Page 1 of 2 12 LastLast
Results 1 to 25 of 30

Thread: Tilezontilez

  1. #1
    Thailand Expat
    Wasp's Avatar
    Join Date
    Dec 2011
    Last Online
    12-09-2017 @ 03:44 AM
    Posts
    2,022

    Red face Tilezontilez

    Quite simply ................. if you don't like the existing floor tiles - can you lay new tiles straight onto the tiles that are already there ?

    Or - ( more likely I imagine ) - do you have to smash out the old tiles in order to put down your new ones ???


    Wasp

  2. #2
    Thailand Expat
    khmen's Avatar
    Join Date
    Oct 2010
    Last Online
    Yesterday @ 02:11 PM
    Location
    Discombobulated
    Posts
    2,442
    Yeah you can lay tiles over existing ones no problem. Just make sure all existing tiles are in good shape first, not cracked etc. If so, remove damaged ones and fill with levelling compound or whatever.

    Also, sounds obvious but make sure the increased height of floor aint gonna cause problems with units, electric points etc

  3. #3
    Cabaged Member
    Chittychangchang's Avatar
    Join Date
    Nov 2013
    Last Online
    @
    Location
    thailand and UK
    Posts
    7,606
    I've layed tiles over tiles three times now in the kitchen and bathroom , floor and walls.
    Might have to rip them all up next time as the rooms are starting to feel smaller and claustrophobic.
    You might have to shave the bottom of the doors.

  4. #4
    Thailand Expat
    Slick's Avatar
    Join Date
    Oct 2008
    Last Online
    @
    Posts
    5,428
    Personally I'd bust them all up. Labor is cheap

  5. #5
    Thailand Expat
    Join Date
    Jun 2014
    Last Online
    @
    Posts
    18,042
    Quote Originally Posted by Slick View Post
    Personally I'd bust them all up. Labor is cheap

    As would I....whether the labour is cheap or not.

    Better result all around.

  6. #6
    Days Work Done! Norton's Avatar
    Join Date
    Oct 2007
    Last Online
    @
    Location
    Roiet
    Posts
    25,945
    Quote Originally Posted by Wasp
    can you lay new tiles straight onto the tiles that are already there ?
    Quote Originally Posted by Slick
    Personally I'd bust them all up. Labor is cheap
    Wot he said.

  7. #7
    Pedantic bastard
    nidhogg's Avatar
    Join Date
    Jun 2008
    Last Online
    @
    Posts
    13,040
    Quote Originally Posted by Wasp View Post
    Quite simply ................. if you don't like the existing floor tiles - can you lay new tiles straight onto the tiles that are already there ?

    Or - ( more likely I imagine ) - do you have to smash out the old tiles in order to put down your new ones ???


    Wasp
    We had this done in Singapore. They smashed out the tiles and re-laid the concrete base.

  8. #8
    Thailand Expat Pragmatic's Avatar
    Join Date
    Mar 2013
    Last Online
    @
    Location
    Last but who gives a shit.
    Posts
    8,793
    I had mine done last year in the shower room. Tiler took out the old tiles first. Different people different methods. I believe, in fact I'm sure, they sell an adhesive tile cement for tile on tile overlaying.

    Edit: Yep I am correct. https://www.weberthai.com/en/tile-ad...ting-tile.html
    Last edited by Pragmatic; 16-03-2017 at 07:03 AM.

  9. #9
    Thailand Expat
    Dillinger's Avatar
    Join Date
    Jul 2012
    Last Online
    @
    Posts
    17,761
    if a jobs worth doing........

  10. #10
    Thailand Expat Pragmatic's Avatar
    Join Date
    Mar 2013
    Last Online
    @
    Location
    Last but who gives a shit.
    Posts
    8,793
    Quote Originally Posted by Dillinger
    if a jobs worth doing........
    If you're referring to removing the old tiles first then it's a bitch of a job in that the tile will not come out cleanly. They'll shatter and you have to ensure you get every little shard out. Plus it's dusty work.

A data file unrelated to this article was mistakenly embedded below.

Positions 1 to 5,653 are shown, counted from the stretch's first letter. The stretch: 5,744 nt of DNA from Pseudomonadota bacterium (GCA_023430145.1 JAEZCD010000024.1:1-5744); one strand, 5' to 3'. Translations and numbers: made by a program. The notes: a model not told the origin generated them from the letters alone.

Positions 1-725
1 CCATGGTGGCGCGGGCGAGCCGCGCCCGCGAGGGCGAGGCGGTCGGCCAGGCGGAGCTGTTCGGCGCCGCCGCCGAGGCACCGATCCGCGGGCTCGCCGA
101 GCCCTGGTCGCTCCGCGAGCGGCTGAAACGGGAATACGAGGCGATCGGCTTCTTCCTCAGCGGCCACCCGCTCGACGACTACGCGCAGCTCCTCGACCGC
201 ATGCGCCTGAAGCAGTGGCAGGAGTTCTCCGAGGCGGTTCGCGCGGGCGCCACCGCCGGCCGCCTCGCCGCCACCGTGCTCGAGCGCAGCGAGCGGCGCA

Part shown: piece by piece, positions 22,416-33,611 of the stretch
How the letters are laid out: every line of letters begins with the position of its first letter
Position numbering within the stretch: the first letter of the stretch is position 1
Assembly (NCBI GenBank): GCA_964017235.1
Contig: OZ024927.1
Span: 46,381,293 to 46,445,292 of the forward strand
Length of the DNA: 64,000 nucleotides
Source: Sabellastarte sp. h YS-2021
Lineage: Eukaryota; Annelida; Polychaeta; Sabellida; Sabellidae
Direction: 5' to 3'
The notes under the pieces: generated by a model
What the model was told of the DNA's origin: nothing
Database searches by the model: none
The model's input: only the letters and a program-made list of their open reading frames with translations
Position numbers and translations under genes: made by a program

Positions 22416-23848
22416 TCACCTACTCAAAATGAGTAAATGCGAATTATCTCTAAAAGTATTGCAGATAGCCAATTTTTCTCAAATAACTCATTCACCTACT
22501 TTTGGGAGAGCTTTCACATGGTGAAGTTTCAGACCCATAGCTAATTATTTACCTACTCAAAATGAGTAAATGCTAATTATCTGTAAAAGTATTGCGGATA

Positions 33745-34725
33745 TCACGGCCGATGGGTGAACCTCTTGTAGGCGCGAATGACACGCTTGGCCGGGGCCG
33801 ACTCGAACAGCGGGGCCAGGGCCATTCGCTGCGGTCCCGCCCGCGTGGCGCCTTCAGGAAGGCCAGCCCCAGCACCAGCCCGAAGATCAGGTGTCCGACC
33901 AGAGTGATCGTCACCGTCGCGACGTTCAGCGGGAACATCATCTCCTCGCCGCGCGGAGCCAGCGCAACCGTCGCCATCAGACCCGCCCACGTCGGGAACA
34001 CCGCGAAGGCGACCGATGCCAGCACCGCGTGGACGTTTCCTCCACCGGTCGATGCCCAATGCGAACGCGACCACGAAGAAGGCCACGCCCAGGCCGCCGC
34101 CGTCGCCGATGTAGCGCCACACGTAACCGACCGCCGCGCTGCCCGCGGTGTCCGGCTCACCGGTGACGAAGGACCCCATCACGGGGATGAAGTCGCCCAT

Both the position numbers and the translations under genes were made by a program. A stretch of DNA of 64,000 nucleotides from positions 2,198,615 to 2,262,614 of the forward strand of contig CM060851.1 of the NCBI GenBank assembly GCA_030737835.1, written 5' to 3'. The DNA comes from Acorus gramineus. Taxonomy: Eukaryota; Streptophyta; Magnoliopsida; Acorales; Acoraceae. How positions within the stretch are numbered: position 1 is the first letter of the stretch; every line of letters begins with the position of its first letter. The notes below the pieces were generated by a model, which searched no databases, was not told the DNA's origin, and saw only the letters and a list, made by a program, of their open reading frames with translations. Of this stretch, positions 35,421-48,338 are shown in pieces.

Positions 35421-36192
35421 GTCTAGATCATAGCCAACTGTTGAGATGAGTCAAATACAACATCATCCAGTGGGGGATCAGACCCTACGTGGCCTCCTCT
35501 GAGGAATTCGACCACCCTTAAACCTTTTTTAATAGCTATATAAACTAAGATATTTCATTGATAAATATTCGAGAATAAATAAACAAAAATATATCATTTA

If you want a clean job no dust/mess then overlay.

  11. #11
    Thailand Expat
    Dillinger's Avatar
    Join Date
    Jul 2012
    Last Online
    @
    Posts
    17,761
    Quote Originally Posted by Pragmatic
    If you're referring to removing the old tiles first then it's a bitch of a job in that the tile will not come out cleanly.
    who in their right mind would wanna tile in Thailand when as pointed out its so cheap to get some Thai to do it and stand over him with a spirit level and a can of Singha

  12. #12
    Thailand Expat
    Slick's Avatar
    Join Date
    Oct 2008
    Last Online
    @
    Posts
    5,428
    It really isn't a big deal to bust up tiles in Thailand. They rarely even use a thin-set type adhesive like most western countries.

    Cement/sand mix is used both to level the tile area and secure the tile in place, all in one go.

    They do sell the adhesive, and some will use it on walls/verticals/small accent tile pieces etc... But mostly just cement & sand.

    Messy, yes, but piss easy.

    Any ole farmer type & his wife can do it for 300/day barely supervised from start to fully supervised cleanup.

  13. #13
    Thailand Expat
    Join Date
    Jun 2014
    Last Online
    @
    Posts
    18,042
    Quote Originally Posted by Dillinger View Post
    if a jobs worth doing........

    Quite so.
    A few might yet be oblivious to such - as in: doing it right.

  14. #14
    Thailand Expat
    Slick's Avatar
    Join Date
    Oct 2008
    Last Online
    @
    Posts
    5,428
    The tiling over thing would generally be used by contractors to keep costs & time down for both the contractor and the client. Saves on waste removal as well.

    NEW FLOOR IN A WEEKEND!!

    Etc..

  15. #15
    Thailand Expat
    Wasp's Avatar
    Join Date
    Dec 2011
    Last Online
    12-09-2017 @ 03:44 AM
    Posts
    2,022
    Well !!!!
    Thank you for the responses.

    I have a Scoreboard of 3 saying " yes .... go ahead " .......... and 4 saying " no - it's a daft thing to do ".

    Or its cheapskate or whatever with an eye roll .

    So it's confusingly even .

    I remember when these tiles went down and they used a base of about 40mm of cement and squished the tiles onto that . A slack way of levelling .
    But now its an awful lot of stuff to break up and remove .

    Thinking ..................



    Wasp

  16. #16
    Member
    brisie's Avatar
    Join Date
    Nov 2009
    Last Online
    30-03-2017 @ 03:11 AM
    Location
    mekong ice glaciers
    Posts
    864
    This is how I did mine but that's with tile adhesive You could test a piece out and see if the cement lifts from the concrete floor I'd say it probably would as they never use a bonding agent when they lay the floor.


  • #17
    Thailand Expat
    Klondyke's Avatar
    Join Date
    Aug 2014
    Last Online